The talented Bennett fuels her fiction with secrets—first in her lauded debut, The Mothers (2016), and now in the assured and magnetic story of the Vignes sisters, light-skinned women parked on opposite sides of the color line. Desiree, the “fidgety twin,” and Stella, “a smart, careful girl,” make their break from stultifying rural Mallard, Louisiana, becoming 16-year-old runaways in 1954 New Orleans. The novel opens 14 years later as Desiree, fleeing a violent marriage in D.C., returns home with a different relative: her 8-year-old daughter, Jude. The gossips are agog: “In Mallard, nobody married dark....Marrying a dark man and dragging his blueblack child all over town was one step too far.” Desiree's decision seals Jude’s misery in this “colorstruck” place and propels a new generation of flight: Jude escapes on a track scholarship to UCLA. Tending bar as a side job in Beverly Hills, she catches a glimpse of her mother’s doppelgänger. Stella, ensconced in white society, is shedding her fur coat. Jude, so black that strangers routinely stare, is unrecognizable to her aunt. All this is expertly paced, unfurling before the book is half finished; a reader can guess what is coming. Bennett is deeply engaged in the unknowability of other people and the scourge of colorism. The scene in which Stella adopts her white persona is a tour de force of doubling and confusion. It calls up Toni Morrison’s The Bluest Eye, the book's 50-year-old antecedent. Bennett's novel plays with its characters' nagging feelings of being incomplete—for the twins without each other; for Jude’s boyfriend, Reese, who is trans and seeks surgery; for their friend Barry, who performs in drag as Bianca. Bennett keeps all these plot threads thrumming and her social commentary crisp. In the second half, Jude spars with her cousin Kennedy, Stella's daughter, a spoiled actress.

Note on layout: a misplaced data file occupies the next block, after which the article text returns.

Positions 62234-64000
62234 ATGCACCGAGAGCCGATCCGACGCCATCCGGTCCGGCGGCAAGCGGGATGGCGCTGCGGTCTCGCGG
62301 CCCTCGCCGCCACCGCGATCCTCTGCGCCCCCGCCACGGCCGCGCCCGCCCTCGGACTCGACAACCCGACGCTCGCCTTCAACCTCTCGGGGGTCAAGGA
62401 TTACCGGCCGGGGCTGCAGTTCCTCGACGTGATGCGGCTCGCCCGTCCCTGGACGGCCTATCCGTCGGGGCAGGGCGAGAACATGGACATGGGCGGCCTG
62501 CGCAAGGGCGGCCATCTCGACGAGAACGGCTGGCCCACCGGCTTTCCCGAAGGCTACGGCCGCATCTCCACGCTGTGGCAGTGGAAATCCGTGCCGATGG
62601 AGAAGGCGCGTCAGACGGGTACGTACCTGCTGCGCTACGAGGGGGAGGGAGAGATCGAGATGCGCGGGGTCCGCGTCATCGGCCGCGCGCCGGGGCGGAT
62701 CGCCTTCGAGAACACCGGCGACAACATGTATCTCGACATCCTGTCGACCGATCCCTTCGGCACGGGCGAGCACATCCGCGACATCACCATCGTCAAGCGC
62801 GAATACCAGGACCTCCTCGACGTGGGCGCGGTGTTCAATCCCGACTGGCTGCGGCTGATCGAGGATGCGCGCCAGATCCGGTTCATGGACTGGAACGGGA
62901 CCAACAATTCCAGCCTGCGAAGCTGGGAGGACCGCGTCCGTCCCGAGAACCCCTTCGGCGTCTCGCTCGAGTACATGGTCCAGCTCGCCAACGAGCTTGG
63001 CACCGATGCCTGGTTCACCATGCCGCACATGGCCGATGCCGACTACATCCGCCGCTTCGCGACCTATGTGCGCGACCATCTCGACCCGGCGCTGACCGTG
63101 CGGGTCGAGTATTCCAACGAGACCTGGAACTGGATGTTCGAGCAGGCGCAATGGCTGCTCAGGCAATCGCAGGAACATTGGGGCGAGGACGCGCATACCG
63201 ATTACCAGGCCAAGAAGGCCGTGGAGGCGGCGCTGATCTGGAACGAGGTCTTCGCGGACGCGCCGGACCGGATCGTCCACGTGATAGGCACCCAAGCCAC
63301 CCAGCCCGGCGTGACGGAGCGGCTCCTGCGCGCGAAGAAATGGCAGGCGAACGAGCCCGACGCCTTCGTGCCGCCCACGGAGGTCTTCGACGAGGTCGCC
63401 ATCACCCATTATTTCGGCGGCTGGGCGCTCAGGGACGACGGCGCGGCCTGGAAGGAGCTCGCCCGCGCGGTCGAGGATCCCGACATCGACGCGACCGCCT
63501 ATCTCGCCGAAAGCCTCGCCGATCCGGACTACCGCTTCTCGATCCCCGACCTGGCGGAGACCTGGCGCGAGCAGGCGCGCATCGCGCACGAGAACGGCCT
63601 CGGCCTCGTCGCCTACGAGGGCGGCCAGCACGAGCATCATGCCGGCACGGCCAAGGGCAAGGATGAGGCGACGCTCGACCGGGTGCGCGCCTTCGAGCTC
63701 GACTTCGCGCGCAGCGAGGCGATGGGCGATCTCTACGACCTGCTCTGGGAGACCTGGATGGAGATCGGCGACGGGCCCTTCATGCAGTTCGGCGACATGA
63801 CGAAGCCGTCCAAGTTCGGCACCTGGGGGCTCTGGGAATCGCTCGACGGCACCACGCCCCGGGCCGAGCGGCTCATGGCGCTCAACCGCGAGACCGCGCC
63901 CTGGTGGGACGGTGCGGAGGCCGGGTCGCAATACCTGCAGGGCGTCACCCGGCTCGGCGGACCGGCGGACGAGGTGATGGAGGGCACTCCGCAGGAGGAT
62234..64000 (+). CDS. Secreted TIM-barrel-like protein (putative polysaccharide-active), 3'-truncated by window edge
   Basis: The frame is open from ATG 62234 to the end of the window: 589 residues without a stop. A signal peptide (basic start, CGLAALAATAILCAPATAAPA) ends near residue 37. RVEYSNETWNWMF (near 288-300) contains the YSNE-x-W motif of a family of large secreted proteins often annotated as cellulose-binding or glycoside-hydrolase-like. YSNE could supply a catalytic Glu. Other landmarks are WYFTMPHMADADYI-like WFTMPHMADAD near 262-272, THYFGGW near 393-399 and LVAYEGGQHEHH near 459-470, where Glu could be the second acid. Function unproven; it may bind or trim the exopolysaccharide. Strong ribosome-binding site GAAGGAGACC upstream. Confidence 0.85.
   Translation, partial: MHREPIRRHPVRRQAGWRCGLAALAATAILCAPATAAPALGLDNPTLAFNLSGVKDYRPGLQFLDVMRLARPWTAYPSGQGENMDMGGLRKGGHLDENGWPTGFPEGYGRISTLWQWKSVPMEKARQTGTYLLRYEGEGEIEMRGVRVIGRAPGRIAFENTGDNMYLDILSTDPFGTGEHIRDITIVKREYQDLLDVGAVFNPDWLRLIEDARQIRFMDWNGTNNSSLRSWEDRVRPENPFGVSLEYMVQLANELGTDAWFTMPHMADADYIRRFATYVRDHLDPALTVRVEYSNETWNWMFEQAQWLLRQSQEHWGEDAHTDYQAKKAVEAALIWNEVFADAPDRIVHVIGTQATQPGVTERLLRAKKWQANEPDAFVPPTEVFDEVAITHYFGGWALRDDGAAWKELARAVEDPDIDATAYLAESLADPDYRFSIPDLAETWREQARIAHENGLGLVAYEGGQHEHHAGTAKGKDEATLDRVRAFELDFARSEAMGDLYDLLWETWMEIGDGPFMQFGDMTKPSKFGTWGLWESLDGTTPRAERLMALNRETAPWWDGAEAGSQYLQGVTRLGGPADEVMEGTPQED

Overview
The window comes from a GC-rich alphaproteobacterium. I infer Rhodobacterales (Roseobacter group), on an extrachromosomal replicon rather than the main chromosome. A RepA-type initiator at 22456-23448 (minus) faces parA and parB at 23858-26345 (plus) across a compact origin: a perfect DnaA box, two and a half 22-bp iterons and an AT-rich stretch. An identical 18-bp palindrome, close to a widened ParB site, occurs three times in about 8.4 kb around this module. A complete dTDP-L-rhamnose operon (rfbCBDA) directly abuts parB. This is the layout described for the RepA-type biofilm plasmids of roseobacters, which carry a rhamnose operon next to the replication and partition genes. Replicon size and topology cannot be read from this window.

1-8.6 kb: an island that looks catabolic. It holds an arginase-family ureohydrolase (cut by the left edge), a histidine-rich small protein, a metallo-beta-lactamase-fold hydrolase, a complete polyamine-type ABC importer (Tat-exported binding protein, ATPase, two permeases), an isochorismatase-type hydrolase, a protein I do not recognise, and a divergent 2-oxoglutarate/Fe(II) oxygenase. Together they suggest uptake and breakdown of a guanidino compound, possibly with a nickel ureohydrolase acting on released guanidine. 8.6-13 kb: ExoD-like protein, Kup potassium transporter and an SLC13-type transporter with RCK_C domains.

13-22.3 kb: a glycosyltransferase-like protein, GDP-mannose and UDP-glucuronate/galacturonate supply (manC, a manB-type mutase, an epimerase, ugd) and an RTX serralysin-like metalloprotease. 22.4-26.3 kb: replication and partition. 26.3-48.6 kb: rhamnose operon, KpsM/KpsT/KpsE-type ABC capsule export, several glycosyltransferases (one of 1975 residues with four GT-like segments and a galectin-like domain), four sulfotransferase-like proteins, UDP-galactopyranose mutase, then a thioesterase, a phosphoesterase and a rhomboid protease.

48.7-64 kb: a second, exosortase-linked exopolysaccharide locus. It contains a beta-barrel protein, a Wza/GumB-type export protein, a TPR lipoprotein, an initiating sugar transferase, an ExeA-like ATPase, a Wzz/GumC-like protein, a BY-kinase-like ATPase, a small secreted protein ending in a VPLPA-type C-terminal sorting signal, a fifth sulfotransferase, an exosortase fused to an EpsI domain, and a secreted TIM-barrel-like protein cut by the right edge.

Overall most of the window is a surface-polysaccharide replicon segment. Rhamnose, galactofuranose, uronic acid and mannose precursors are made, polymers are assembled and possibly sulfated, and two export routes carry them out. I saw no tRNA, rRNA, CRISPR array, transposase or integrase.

Kin “[find] each other’s lives inscrutable” in this rich, sharp story about the way identity is formed.

Pub Date: June 2, 2020

ISBN: 978-0-525-53629-1

Page Count: 352

Publisher: Riverhead

Review Posted Online: March 15, 2020

Kirkus Reviews Issue: April 1, 2020

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More Hallmarkiana, from a shameless expert in the genre.

THE RESCUE

High-stakes weepmeister Sparks (A Walk to Remember, 1999, etc.) opts for a happy ending his fourth time out. His writing has improved—though it's still the equivalent of paint-by-numbers—and he makes use this time of at least a vestige of credible psychology.

That vestige involves the deep dark secret—it has something to do with his father's death when son Taylor was nine—that haunts kind, good 36-year-old local contractor Taylor McAden and makes him withdraw from relationships whenever they start getting serious enough to maybe get permanent. He's done this twice before, and now he does it again with pretty and sweet single mother Denise Holton, age 29, who's moved from Atlanta to Taylor's town of Edenton, North Carolina, in order to devote her time more fully to training her four-year-old son Kyle to overcome the peculiar impediment he has that keeps him from achieving normal language acquisition. Okay? When Denise has a car accident in a bad storm, she's rescued by volunteer fireman Taylor—who also rescues little Kyle after he wanders away from his injured mom in the storm. Love blooms in the weeks that follow—until Taylor suddenly begins putting on the brakes. What is it that holds him back, when there just isn't any question but that he loves Denise and vice versa-not to mention that he's "great" with Kyle, just like a father? It will require a couple of near-death experiences (as fireman Taylor bravely risks his life to save others); emotional steadiness from the intelligent, good, true Denise; and the terrible death of a dear and devoted friend before Taylor will come to the point at last of confiding to Denise the terrible memory of how his father died—and the guilt that's been its legacy to Taylor. The psychological dam broken, love will at last be able to flow.

More Hallmarkiana, from a shameless expert in the genre.

Pub Date: Sept. 19, 2000

ISBN: 0-446-52550-2

Page Count: 352

Publisher: N/A

Review Posted Online: May 20, 2010

Kirkus Reviews Issue: July 15, 2000